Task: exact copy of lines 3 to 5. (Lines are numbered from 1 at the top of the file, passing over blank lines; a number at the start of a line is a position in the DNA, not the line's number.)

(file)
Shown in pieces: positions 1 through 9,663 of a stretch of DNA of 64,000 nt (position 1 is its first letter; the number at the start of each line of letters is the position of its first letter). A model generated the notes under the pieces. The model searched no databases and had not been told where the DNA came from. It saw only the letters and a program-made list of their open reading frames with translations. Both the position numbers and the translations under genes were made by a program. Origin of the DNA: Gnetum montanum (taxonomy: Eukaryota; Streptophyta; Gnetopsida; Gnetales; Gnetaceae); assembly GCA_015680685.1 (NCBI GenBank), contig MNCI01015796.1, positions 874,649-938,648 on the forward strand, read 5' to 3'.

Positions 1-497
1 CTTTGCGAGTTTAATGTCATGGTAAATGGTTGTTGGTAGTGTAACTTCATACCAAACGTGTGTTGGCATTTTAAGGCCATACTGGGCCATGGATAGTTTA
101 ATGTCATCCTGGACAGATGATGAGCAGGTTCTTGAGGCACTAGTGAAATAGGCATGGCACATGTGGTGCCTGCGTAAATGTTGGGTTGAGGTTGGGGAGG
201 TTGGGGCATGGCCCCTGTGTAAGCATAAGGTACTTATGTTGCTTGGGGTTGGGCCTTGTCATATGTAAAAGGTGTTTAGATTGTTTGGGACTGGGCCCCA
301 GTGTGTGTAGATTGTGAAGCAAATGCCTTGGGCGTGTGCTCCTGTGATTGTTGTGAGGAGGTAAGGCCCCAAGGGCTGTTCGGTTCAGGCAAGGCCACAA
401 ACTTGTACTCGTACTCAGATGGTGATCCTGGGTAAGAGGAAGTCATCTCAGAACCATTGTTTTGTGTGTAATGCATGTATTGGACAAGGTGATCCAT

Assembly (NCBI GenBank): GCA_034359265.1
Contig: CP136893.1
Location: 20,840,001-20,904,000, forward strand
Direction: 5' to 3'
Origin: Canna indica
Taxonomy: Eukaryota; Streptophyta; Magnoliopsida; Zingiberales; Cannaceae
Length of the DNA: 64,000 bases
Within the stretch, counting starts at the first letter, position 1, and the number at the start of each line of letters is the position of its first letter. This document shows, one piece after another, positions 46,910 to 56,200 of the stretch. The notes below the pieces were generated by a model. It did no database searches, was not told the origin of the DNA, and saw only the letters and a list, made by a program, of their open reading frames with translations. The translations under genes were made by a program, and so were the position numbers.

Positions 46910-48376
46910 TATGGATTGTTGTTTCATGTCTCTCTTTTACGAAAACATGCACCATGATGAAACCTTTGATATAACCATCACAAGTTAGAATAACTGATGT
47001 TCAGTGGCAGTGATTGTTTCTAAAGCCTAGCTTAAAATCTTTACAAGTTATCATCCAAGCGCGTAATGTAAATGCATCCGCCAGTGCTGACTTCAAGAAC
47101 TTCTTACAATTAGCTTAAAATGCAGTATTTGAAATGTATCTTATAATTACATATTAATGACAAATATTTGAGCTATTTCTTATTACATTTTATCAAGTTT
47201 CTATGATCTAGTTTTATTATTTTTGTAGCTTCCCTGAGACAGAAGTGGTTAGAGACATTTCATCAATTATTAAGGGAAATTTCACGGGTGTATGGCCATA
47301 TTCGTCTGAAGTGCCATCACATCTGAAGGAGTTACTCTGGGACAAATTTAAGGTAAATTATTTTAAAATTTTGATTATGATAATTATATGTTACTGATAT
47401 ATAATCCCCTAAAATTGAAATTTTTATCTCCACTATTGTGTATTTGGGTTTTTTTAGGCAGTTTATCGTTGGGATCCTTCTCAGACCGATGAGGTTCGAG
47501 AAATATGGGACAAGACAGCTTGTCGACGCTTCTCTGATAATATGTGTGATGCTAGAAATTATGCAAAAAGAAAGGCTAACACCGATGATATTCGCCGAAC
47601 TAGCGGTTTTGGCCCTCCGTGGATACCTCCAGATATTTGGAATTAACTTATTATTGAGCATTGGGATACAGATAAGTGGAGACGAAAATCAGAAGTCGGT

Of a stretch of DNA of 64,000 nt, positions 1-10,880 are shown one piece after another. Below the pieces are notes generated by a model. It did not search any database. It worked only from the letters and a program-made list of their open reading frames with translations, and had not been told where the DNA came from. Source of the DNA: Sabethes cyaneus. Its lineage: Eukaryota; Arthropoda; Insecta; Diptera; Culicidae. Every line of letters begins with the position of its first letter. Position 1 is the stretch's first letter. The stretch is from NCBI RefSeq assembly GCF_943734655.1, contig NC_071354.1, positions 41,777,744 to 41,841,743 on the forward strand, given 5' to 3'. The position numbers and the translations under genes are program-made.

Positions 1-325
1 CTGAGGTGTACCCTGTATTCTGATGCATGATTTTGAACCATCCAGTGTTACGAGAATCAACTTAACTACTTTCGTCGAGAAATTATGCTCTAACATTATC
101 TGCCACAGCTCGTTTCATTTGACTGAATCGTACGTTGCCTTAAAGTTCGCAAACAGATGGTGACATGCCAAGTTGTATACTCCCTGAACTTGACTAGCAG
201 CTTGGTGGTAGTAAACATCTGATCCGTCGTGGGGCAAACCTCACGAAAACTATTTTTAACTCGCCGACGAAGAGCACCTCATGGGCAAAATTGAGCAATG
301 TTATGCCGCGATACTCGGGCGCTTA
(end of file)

1 CTTTGCGAGTTTAATGTCATGGTAAATGGTTGTTGGTAGTGTAACTTCATACCAAACGTGTGTTGGCATTTTAAGGCCATACTGGGCCATGGATAGTTTA
101 ATGTCATCCTGGACAGATGATGAGCAGGTTCTTGAGGCACTAGTGAAATAGGCATGGCACATGTGGTGCCTGCGTAAATGTTGGGTTGAGGTTGGGGAGG
201 TTGGGGCATGGCCCCTGTGTAAGCATAAGGTACTTATGTTGCTTGGGGTTGGGCCTTGTCATATGTAAAAGGTGTTTAGATTGTTTGGGACTGGGCCCCA